rate of energy deposited through ionisation from a slowing energetic particle with distance travelled in matter, the energy being imparted to the material
NOTE 1 LET is normally used to describe the ionisation track caused due to the passage of an ion. LET is material dependent and is also a function of particle energy and charge. For ions involved in space radiation effects, it increases with decreasing energy (it also increases at high energies, beyond the minimum ionising energy). LET allows different ions to be considered together by simply representing the ion environment as the summation of the fluxes of all ions as functions of their LETs. This simplifies single-event upset calculation. The rate of energy loss of a particle, which also includes emitted secondary radiations, is the stopping power.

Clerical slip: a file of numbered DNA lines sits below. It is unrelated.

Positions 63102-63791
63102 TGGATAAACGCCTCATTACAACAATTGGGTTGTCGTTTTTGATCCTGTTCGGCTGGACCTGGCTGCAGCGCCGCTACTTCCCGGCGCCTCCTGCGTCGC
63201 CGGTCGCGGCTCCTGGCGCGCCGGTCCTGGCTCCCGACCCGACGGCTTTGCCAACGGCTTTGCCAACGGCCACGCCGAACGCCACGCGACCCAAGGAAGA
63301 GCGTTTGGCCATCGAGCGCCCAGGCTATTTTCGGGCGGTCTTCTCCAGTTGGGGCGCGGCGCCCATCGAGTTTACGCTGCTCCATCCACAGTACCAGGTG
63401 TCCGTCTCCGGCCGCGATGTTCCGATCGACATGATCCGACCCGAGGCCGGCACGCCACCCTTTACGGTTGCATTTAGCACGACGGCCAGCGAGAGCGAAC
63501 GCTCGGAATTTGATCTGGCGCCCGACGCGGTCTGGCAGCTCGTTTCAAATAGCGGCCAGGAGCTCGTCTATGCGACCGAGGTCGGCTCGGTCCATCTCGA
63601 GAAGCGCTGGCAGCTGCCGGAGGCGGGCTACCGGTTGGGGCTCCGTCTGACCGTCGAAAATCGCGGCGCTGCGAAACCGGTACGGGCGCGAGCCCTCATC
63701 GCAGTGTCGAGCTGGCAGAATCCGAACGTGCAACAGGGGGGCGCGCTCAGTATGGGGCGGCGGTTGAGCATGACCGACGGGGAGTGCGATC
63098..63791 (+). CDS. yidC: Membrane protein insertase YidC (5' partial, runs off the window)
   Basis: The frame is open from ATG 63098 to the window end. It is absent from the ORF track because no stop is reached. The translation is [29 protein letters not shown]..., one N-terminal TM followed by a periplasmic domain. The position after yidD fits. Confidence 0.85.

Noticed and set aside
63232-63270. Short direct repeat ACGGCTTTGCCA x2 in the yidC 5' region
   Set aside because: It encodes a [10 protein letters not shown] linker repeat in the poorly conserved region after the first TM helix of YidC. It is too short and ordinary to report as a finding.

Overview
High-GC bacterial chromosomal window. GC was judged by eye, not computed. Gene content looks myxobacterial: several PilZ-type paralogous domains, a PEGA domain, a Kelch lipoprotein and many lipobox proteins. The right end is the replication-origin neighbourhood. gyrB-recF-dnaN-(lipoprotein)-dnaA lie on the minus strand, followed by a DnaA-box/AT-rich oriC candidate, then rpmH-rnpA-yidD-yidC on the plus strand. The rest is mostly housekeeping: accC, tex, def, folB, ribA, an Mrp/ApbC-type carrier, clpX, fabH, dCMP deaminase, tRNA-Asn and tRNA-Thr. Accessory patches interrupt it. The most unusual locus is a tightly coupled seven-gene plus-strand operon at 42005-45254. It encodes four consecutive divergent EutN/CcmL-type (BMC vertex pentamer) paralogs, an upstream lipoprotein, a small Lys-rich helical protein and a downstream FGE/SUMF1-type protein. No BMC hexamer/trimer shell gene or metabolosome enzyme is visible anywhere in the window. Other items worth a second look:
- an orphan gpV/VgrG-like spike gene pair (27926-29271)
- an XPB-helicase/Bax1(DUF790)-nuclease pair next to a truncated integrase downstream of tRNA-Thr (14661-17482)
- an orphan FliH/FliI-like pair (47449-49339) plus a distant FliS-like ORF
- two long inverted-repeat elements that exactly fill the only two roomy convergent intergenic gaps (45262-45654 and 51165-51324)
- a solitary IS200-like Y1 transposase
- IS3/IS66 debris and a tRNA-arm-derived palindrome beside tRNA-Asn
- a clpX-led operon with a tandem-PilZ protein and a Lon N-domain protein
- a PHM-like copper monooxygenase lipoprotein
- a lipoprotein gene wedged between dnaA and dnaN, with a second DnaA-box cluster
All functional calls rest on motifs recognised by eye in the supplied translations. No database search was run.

NOTE 2 LET is not equal to (but is often approximated to) particle electronic stopping power, which is the energy loss due to ionisation and excitation per unit pathlength.